Are You Applying the Right Amount of Pressure?
With a hammer drill, it shouldn’t take a lot of pressure to get through brick as you should be letting the hammer function do most of the heavy work. Apply medium pressure straight on when drilling your pilot hole. Too much pressure can cause the bit to slip or overheat.
Are You Drilling Too Large of a Hole?
Sometimes you’ll need to install heavy-duty anchors into brick walls that require large diameter holes like expansion sleeves that accept hex head screws. Rotary hammer drills can usually handle larger holes, but smaller cordless and corded hammer drills (without SDS drill bits) will have trouble. Start with a small pilot hole and work your way up to the diameter you need.
Are You Expecting Too Much From Your Hammer Drill?
A good hammer drill or rotary drill should drill into brick with relative ease. However, there are vast differences between the capabilities and speeds of different hammer drills, rotary hammer drills, and even drill bits. An “off-brand” or cheap hammer drill might not drill as easily as you expect. If you’re used to a high-powered rotary hammer, a standard hammer drill with chuck and non-SDS drill bits is going to feel much slower.
Additionally, masonry drill bits aren’t very expensive, but very low-quality bits may be dull already or dull very quickly. If performance is an issue, you may have to upgrade your tools. The Dewalt 20V Max Cordless Hammer Drill is a good, affordable place to start and will get through brick easily.
The Right Way To Drill Into Brick
When you’re sure your drill is functioning the way it should, and you’ve checked off the following:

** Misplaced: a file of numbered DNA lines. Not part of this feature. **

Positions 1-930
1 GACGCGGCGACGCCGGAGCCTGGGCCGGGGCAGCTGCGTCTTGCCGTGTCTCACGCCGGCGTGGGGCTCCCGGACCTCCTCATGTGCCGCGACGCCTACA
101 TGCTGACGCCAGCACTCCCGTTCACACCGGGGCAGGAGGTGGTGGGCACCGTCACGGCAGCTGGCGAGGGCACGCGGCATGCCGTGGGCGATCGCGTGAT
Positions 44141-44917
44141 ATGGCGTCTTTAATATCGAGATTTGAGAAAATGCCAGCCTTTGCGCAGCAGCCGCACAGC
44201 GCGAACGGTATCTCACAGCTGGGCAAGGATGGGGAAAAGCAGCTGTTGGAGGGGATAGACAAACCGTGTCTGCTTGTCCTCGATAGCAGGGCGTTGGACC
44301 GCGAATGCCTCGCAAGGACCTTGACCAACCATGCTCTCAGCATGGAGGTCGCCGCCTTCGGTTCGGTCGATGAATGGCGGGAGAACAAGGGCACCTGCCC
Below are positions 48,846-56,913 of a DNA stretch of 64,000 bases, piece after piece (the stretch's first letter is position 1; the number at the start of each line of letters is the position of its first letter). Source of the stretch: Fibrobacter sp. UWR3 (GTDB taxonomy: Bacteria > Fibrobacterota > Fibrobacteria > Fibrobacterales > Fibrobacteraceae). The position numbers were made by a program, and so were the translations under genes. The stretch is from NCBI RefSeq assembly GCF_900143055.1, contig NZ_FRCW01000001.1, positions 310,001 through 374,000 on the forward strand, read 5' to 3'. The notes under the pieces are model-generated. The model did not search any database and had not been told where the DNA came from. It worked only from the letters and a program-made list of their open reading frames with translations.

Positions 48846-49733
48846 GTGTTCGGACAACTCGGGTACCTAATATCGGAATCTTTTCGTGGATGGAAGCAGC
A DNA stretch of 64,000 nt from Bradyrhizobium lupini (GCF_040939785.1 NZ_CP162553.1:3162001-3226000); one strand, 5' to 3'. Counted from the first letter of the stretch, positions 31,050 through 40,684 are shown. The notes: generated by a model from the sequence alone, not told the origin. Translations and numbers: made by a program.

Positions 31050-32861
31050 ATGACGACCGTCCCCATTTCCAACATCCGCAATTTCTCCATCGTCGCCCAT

- The drill is drilling forward
- You have an appropriate masonry drill bit
- The drill is in hammer drill mode
It’s time to start your pilot hole.
- Lock the depth setter to the depth you want and insert the pilot drill bit.
- Hold the hammer drill perpendicular to the surface of the wall, and apply medium pressure as you squeeze the start trigger.
- Keep the drill straight on, and do not wobble while you drill to the depth stopper.
- Switch the drill bit to the diameter of the hole that you want.
- Start again at the pilot hole and drill to the depth stopper.
Now you’re ready to set plugs or sink masonry screws.
Tips for Drilling Into Brick
- Take the bit out occasionally. If you feel the drill bit bogging down in the brick, you can bring the drill bit back out to help excavate some of the brick material from the hole.
- Use tape if you don’t have a depth stopper. Wrap masking tape around the drill bit, or use a dry erase marker. This is a guide mark and won’t actually stop your drill bit.
- SDS rotary hammer drills might not require a pilot hole. These heavy-duty hammer drills might safely create a larger diameter hole in one go, but if you’re having trouble or worried about brick cracking or crumbling, start with a small pilot hole.
- Wear proper personal protective equipment. This includes hearing protection, safety glasses, and a dust mask.
Installing anchors and hanging from brick is very possible, and installation should not be difficult with the right tools and good technique. If you’re encountering problems, it’s likely an easy fix.
Check your hammer drill, especially if you’re using it for the first time to make sure:
- The drill is not in reverse.
- You’re using a carbide masonry bit.
- Your tool is in hammer drill mode.
- Your drill bit is sharp.
If you’re still having trouble, make sure you’re drilling correctly and that you’re starting with a small pilot hole if your hammer drill is lower capacity.